A former pairs champion took his own life Friday, just one day after he was suspended by U.S. Figure Skating.
John Coughlin’s sister, Angela Laune, wrote in a Facebook post that her brother took his own life.
“My wonderful, strong, amazingly compassionate brother John Coughlin took his own life earlier today. I have no words. I love you John. Always Always Brother Bear,” she wrote.
U.S. Figure Skating released a statement on Twitter regarding Coughlin’s death.
“We are stunned at the news of the death of two-time U.S. pairs champion John Coughlin. Our heartfelt and deepest sympathies are with his father Mike, sister Angela and the rest of his family. Out of respect to the family, we will have no further comment until a later time,” U.S. Figure Skating tweeted.
Coughlin, 33, of Kansas City, won his titles in 2011 and 2012. He won with his partner Caitlin Yankowskas in 2011 and then with Caydee Denney in 2012. He retired from competitive figure skating, the Kansas City Star reported. He also coached and was a commentator for skating competitions. The Kansas City Star reported he was integral with bringing the U.S. Figure Skating Championships to his home city in 2017.
Coughlin was suspended Thursday by U.S. Figure Skating and U.S. Center for SafeSport. USA Today reported a “matter concerning him” was presented to SafeSport. The details were not immediately disclosed.
In December, SafeSport restricted his participation in the sport before the “interim suspension” was announced. He was temporarily suspended from “participating in any capacity, in any activity or competition authorized or organized by USFS or the U.S. Olympic Committee,” USA Today reported.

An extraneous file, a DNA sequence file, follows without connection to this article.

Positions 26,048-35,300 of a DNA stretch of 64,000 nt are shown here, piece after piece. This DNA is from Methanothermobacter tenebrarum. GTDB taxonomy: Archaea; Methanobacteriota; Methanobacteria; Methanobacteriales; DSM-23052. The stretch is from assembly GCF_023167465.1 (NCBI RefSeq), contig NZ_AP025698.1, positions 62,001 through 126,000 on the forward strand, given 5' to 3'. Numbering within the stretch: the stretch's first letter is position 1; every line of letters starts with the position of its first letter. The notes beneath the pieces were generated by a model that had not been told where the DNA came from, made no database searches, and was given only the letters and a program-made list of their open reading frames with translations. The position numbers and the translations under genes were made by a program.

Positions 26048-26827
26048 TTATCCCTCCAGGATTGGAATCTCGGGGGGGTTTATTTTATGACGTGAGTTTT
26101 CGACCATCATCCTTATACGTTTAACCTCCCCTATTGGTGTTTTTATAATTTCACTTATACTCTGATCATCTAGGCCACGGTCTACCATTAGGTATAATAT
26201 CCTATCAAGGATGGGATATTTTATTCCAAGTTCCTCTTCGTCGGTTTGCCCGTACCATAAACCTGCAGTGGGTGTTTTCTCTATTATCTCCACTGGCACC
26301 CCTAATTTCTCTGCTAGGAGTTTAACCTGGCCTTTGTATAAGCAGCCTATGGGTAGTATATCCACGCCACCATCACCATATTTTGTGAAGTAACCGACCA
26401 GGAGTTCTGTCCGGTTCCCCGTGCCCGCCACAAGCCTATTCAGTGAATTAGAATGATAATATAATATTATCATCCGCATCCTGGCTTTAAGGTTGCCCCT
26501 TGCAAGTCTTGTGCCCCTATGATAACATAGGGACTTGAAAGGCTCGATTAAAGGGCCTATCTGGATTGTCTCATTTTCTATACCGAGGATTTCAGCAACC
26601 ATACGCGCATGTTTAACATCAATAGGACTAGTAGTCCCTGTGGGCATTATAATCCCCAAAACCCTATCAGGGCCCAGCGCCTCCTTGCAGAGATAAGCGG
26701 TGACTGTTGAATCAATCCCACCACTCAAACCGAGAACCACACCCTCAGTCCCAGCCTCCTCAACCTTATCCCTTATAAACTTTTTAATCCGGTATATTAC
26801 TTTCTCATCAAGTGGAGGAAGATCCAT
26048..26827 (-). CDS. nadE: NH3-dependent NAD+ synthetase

The U.S. Center for SafeSport describes itself as “an independent nonprofit committed to ending all forms of abuse in sport.”
“This includes bullying, harassment, hazing, physical abuse, emotional abuse, and sexual misconduct and abuse,” the website states.
Coughlin told USA Today in a January 7 email the allegations were “unfounded.”
“While I wish I could speak freely about the unfounded allegations levied against me, the SafeSport rules prevent me from doing so since the case remains pending,” he wrote in the email to USA Today. “I note only that the SafeSport notice of allegation itself stated that an allegation in no way constitutes a finding by SafeSport or that there is any merit to the allegation.”
Coughlin’s former coach, Dalilah Sappenfield, mourned the skater’s death in a post on Facebook.
“My heart aches incredibly to know John took his own life yesterday. His family, the skating community and I lost a very special man who lived his life with integrity and kindness,”
Two-time Olympian Johnny Weir tweeted his condolences.
“John Coughlin was a person who made things fun. He was a person who was talented, had an incredible laugh & would go out of his way to cheer someone up. His kindness is something I’ll never forget and his light will be missed. My prayers are with his family & friends,” Weir wrote.
Coughlin’s death comes before the U.S. Figure Skating Championships are slated to take place in Detroit.